This past week has brought horrors that I don’t think any of us ever thought we would see taking place in our country. The mayor of Portland was tear gassed on Wednesday night. We see pictures of what is happening in that city and they might be from Syria or Yemen. Only we know it is a city here, where we live.
Colleagues in this country whose background is from Puerto Rico, El Salvador, Guatemala, or Nicaragua, remind us that their countries have experienced this brutality and violence perpetrated by the US. One pastor who is married to a Latinx who is a naturalized citizen is preparing for what she believes will be worse violence as the election approaches. She and her family are preparing themselves by readying their documents proving who they are, and by getting everything in order in case they have to flee with little notice.
I read one article this week by a Black American who wrote it really doesn’t matter who the next president is because for people of color nothing changes. They have experienced this kind of violence and hatred for centuries. We need only remember the attack that took place on the Edmund Pettus Bridge in Selma.
When I hear these stories, I realize what a privileged life I have led. These are actions I’ve never had to worry about. Who would attack a white, suburban neighborhood? I feel like my eyes are being opened to what most of the rest of the world experiences on a daily basis.
“The kingdom of heaven is like…” When Jesus told these parables he was speaking to people whose very lives were continually threatened. “Jesus’ parables codify systems of oppression in order to unveil them and make them visible to those victimized by them” writes Bill Herzog. It’s painful to have our privilege unveiled. It’s frightening to see our world turned upside down. We are left questioning everything. How do we feel good about ourselves again?
Like the seed of the mustard bush or the yeast that is added to flour and water, we find hope in the small deeds. We remember those who hid the Jews in WWII. We listen to the stories of what human kindness can bring about. We talk to one another about our fears. We share our doubts and concerns. We make the circle bigger and invite those who have been outside for centuries to join us, holding hands and singing.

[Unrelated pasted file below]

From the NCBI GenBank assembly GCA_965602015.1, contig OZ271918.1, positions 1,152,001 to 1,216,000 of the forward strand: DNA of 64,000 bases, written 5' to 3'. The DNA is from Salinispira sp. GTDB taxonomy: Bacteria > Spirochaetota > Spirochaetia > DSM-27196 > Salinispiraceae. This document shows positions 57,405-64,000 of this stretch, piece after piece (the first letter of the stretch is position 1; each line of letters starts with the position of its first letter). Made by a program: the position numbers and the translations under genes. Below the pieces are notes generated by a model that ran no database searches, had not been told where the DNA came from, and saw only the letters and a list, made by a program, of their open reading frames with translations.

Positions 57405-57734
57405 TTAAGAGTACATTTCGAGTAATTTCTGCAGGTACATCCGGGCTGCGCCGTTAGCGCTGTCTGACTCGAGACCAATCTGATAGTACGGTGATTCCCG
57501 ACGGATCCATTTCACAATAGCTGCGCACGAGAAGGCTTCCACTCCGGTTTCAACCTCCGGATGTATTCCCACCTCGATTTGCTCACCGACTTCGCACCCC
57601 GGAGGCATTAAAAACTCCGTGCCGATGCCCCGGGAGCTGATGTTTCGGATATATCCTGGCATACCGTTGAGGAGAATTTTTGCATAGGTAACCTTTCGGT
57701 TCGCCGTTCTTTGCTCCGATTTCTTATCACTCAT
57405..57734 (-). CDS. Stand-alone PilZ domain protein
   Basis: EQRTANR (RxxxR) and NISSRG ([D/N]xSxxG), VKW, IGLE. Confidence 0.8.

He drew a circle that shut me out –
Heretic, rebel, a thing to flout.
But love and I had the wit to win:
We drew a circle and took him In!
In the midst of the chaos that surrounds us today, may we remember the love that Jesus showed us. By acting as if that love is alive and here among us, we can help create the kingdom of God.
Peace and Grace,
Sunday Worship 7/26 @ 10am via Zoom
Welcome to online worship with PPC! If there's a problem with zoom, check your email for backup plans.
To join by phone: call 646 558-8656 and enter meeting ID 864 6572 5219 (followed by #)
Click here to open/download the worship bulletin and hymns:
Receiving of offerings continues to be important to sustain our church community. While it is missing from our order of worship, we hope you will continue to give online or with a check mailed to the church (500 Hope Street, Providence, RI 02906) as you are able. Thank you!
We invite you to stay online after worship for virtual coffee hour :)
Audio recordings of the sermons can be found on our website. They are currently under the Recordings tab, but the page may change when we add transcripts.
If you can help in the church's flower garden please call/text Suzanne at (401) 523-4907.
If you or someone you know needs help, contact your assigned deacon if accessible, or otherwise contact deacon Milton Liu at firstname.lastname@example.org or 401-340-5847 (text/voicemail) and he will coordinate care. If you have a prayer request or would like to be included in the prayer chain, call/text Suzanne Affigne at (401) 523-4907.
Click here for some helpful Zoom tips from Milton including phone controls for muting/unmuting, and naming yourself.
Visit our presbytery's website (psne.org) for summer book study info and more. Visit our denomination’s website (pcusa.org) for info about the recently concluded General Assembly, racial justice resources and more.